THE book is a calm, relentless analysis of the harm that the Church of England continues to wreak on LGBT people.
The themes of the opening chapters are familiar: how the Bible is read; what the Bible is; the need for multiple interpretations; what the sources of revelation are; how the Church should respond to the natural and social sciences, and so on. Much of this has been said many times before.
But, as the argument progresses, the barely restrained accounts of the damage inflicted on LGBT people by conservative theologies of sexuality, and by what the author sees as a corrupt and dishonest Church, enter less familiar and more disturbing territory. The author is a Cambridge psychiatrist and a deacon — since this month, also a priest — in the Church of England; so his accusations bear additional academic and ecclesial weight.
Readers will quickly learn how “cognitive dissonance” and various forms of “repression” operate on many conservative Christians, but also how repressive theologies produce “church-enforced torture” among the people who come into contact with them. While there are “pockets of good practice”, the Church of England is “institutionally homophobic” and dishonest. The failure of bishops to speak honestly about LGBT people (with occasional exceptions) is the symptom of a “broken culture” that puts the bishops in this invidious position.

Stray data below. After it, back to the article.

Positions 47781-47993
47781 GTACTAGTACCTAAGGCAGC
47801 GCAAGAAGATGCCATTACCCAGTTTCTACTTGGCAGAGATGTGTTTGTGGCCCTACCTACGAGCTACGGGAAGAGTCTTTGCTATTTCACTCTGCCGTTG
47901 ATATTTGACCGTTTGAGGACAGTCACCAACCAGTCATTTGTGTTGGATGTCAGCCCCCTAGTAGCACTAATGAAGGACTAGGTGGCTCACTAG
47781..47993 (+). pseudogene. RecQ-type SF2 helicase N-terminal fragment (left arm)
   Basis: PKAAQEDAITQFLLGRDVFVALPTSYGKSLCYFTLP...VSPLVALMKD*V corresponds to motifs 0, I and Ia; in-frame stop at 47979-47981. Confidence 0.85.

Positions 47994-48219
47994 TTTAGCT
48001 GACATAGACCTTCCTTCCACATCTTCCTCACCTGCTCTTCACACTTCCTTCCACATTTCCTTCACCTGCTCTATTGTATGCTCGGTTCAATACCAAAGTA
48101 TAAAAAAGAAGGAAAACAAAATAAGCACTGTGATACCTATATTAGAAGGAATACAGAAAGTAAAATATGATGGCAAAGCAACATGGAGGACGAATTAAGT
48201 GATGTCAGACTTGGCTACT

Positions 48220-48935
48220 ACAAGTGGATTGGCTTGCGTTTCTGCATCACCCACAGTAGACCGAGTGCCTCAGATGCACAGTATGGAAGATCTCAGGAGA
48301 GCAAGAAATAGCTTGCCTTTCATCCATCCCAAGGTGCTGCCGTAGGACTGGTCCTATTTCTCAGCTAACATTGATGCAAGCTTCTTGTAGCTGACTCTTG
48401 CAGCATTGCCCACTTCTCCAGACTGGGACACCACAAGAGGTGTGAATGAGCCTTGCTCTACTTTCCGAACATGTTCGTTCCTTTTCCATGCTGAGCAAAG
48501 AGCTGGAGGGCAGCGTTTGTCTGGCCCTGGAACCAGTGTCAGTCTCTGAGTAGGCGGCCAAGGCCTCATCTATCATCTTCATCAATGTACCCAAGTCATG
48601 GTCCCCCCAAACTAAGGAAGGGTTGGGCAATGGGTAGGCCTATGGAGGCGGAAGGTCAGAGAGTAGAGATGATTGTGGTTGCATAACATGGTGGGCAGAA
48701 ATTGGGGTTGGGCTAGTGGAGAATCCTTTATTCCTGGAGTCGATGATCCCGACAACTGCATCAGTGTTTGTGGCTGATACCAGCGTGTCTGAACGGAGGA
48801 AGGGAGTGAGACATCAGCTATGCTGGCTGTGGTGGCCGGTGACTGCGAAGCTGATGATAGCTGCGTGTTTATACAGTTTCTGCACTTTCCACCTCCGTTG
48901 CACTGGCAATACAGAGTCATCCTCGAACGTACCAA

The plight of gay clergy, forbidden to marry, and required to live celibately in civil partnerships, is intolerable. There are “crippling levels of fear” among the bishops, and an “episcopal liberation theology” is needed to enable them to speak the truth, and to address the “sickness at the heart of the church”.
This sickness is a catastrophe for mission. The IICSA report on abuse in the Church of England has uncovered an abusive theology and practice and a climate of fear and suspicion. Conservative theologians who, when reproved for their attitudes to LGBT people, claim that they themselves are being unfairly treated display an “aura of malicious woundedness” that must be called out.
The people who, the author hopes, will read the book are also the ones least likely to do so. Yet the message of the book needs to be stated and repeated. I wondered whether the title of the book entirely matched its contents. There is little about holiness. There is little about the contribution of LGBT people to the Church and much more about the indignity, othering, contempt, and emotional abuse that LGBT people suffer as a direct of the Church’s polity and theology.
But this is an important and necessary book. While opponents will want to characterise it as shrill, exaggerated, and one-sided, this reviewer finds that the author tells it as it is. There is a growing academic interest in how some theologies inflict cognitive, emotional, and psychological abuse on whole groups of people. “Abusive theology” has become almost a new genre for investigation. This book finds plenty of it at the very heart of the Church.
Dr Adrian Thatcher is Honorary Professor of Theology and Religion in the University of Exeter, and Editor of Modern Believing.
Queer Holiness: The gift of LGBTQI people to the Church
Church Times Bookshop £14.99